[3].  According to Waltz a bipolar world is the one that maintains stability and peace in a world system.  In a multi polar world there is always an ambiguity so as to who might receive an attack from whom.  With two great powers at the international level in opposition to each other, it gives a very clear picture as to who the enemy is. As the two superpowers formed alliances with rest of states, there was a symbiotic relationship established between the allies and the superpower. While the former stood to receive gains such as protection from regional enemies and military support, allies served the latter as a ground for vital resources and territories to spy on the enemy superpower. Waltz says that the contributions of the member states are essential because military cooperation is important in a bipolar world[4]. This is the very reason why NATO and the Warsaw Pact came into being in the first place.  No matter what happens anywhere in the world system, it would be of utmost concern to both the superpowers and matters would be taken into hand. The ability of a superpower to solve a problem is what determines its positioning with respect to its counterpart. Also, a sense of self dependency is established within the two superpowers.

One of the major criticisms to neorealism comes from Alexander Wendt, a renowned political scientist who put forward the theory of social constructivism in opposition to neorealism.  According to Wendt, states have unique identities such as social, political, historical and economical that determines how a state acts in the international realm.  It is not the world system that influences the state but such components unique to each of them that does. For instance during the cold war, the US had a set of identities that differed from those of the USSR.  It was in the context of these differences that the cold war prevailed. As soon as The Soviet Union’s identity and composition began to change, the cold war ended and it changed the entire system. Waltz in explaining his systems theory looks at structures as fixed unchanging entities. Whereas Wendt’s constructivism is very much about how historical change happens over time.  He says all things and events cannot be explained by idea of struggle for power alone.  Wendt’s article,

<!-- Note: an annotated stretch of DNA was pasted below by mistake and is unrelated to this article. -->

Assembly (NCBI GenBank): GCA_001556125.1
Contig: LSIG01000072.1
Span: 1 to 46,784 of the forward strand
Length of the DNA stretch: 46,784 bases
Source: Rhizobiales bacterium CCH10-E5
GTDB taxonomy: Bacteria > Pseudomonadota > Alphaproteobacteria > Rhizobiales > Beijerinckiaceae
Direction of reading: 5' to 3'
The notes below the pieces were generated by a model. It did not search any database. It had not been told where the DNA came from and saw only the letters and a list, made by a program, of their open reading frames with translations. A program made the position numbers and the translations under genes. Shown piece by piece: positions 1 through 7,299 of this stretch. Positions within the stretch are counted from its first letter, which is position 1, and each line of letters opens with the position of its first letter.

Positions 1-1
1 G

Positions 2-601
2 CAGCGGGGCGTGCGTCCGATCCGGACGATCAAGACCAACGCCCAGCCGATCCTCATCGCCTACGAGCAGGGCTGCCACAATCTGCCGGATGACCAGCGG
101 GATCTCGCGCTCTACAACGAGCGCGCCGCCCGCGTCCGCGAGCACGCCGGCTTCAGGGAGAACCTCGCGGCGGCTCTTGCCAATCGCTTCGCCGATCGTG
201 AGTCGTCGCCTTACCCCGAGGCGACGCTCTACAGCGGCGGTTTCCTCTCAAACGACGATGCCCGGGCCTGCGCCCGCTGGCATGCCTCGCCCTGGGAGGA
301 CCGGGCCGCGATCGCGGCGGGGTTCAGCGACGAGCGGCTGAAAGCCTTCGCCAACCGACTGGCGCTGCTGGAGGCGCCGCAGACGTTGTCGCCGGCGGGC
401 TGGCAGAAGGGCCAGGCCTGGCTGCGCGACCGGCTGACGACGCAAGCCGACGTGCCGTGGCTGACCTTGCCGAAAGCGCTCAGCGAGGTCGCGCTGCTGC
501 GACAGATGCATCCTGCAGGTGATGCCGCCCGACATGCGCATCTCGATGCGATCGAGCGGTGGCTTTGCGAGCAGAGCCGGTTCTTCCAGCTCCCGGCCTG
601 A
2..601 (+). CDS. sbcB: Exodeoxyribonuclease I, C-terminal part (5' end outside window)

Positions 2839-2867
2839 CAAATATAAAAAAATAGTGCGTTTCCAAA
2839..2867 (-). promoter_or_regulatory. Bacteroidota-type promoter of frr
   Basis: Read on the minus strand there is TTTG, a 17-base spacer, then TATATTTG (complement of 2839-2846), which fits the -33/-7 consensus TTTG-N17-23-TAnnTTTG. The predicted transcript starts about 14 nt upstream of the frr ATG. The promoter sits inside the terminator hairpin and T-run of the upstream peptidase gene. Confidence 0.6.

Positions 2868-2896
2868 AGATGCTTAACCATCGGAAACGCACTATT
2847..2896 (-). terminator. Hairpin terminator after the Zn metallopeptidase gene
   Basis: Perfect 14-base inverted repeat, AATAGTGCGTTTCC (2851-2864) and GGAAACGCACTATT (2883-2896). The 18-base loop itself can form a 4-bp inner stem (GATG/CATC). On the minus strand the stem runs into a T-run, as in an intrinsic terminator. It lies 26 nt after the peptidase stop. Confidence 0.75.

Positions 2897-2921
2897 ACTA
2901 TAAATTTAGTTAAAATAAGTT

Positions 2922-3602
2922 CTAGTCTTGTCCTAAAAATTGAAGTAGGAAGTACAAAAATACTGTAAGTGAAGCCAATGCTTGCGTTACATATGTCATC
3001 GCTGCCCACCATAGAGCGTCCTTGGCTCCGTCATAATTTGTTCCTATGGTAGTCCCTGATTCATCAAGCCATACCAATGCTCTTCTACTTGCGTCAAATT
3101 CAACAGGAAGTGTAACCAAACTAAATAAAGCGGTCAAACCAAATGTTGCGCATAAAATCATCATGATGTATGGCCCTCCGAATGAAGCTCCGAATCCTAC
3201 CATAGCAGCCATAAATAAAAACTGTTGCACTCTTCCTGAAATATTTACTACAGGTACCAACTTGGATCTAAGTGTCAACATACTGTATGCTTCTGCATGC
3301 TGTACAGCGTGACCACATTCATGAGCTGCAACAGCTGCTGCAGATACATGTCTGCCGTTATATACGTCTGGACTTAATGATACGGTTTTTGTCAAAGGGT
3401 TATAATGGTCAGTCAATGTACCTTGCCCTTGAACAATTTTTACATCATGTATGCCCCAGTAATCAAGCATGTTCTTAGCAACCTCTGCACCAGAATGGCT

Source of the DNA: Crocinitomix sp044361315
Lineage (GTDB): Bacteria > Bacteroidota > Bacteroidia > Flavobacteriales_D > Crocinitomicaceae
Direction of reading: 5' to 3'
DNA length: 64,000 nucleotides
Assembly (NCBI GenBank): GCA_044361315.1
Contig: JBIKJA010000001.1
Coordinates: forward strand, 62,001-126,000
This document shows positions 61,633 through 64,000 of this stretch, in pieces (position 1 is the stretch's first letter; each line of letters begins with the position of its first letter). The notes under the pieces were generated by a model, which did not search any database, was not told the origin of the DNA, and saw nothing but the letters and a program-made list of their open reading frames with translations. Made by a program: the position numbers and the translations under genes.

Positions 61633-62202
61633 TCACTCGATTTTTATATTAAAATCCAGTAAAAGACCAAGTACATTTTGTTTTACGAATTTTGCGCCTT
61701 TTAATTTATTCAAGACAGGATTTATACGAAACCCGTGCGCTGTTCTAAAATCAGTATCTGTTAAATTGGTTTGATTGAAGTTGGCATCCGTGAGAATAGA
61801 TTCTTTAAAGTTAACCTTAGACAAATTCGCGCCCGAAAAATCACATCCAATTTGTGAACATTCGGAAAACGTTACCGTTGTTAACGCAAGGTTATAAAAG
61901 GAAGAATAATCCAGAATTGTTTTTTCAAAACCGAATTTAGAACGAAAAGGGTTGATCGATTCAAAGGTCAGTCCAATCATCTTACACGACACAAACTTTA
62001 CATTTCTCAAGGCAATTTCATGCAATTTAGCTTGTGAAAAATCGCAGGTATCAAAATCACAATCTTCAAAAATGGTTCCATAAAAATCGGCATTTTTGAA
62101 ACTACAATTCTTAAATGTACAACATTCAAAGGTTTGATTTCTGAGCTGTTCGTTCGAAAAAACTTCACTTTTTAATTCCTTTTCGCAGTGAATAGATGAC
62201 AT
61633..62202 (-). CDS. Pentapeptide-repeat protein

‘Anarchy is what states make of it’ [5]puts forward the idea that it depends on the state how they understand anarchy which therefore makes it socially constructed.  The internal conditions of a state help them to understand what anarchy means to them. Waltz goes on to say, ‘Anarchy will not lead to self-help at all’. States self-help only when they look to maintain their security at all costs in a neo-realist context.  
Another criticism of Waltz’s neorealism theory comes from John Meirsheimer who was an offensive neorealist (compared to Waltz who was a defensive theorist). Both theorists believe that the world is anarchy, states form the most important units in a system, there is a constant fear of attack from other nations and security is the most essential element that every state strives to maintain. However their approach in strengthening military capability is different. According to Waltz, states increase their capability to an extent where security is ensured through moderate and diplomatic needs. This is how a balance between two superpowers in a bipolar world could be maintained. Whereas Meirsheimer stresses upon the fact that states should build up military capability to an extent where it is not possible to receive an unexpected attack from other states. He says states are rational actors unlike Waltz and it would be only wise for a state to aim to become a hegemon in the international realm in order to protect its interests. Waltz’s theory further contradicts this by saying that if one of the two superpowers aims to maximize its capability, it would lead to the disruption of the balance of power and chaos and instability would remain.

Waltz says, ‘
If we gather more and more data and establish more and more associations, however, we will not finally find that we know something. We will simply end up having more and more data and larger sets of correlations’.  International relations theorists are developing theories in order for us to understand why states behave the way they do. But no theory can be universally applied to all states and context. It is just in the backdrop of historical data that these theorists take up case studies and situations to paint a picture for future references and our easy understanding of a much larger world. Neorealism in that sense has helped us to understand a very comprehensible picture of not only the functioning of the world in a bipolar world order where a systematic approach can be applied but also in our current day running of modern governments and foreign policy measures.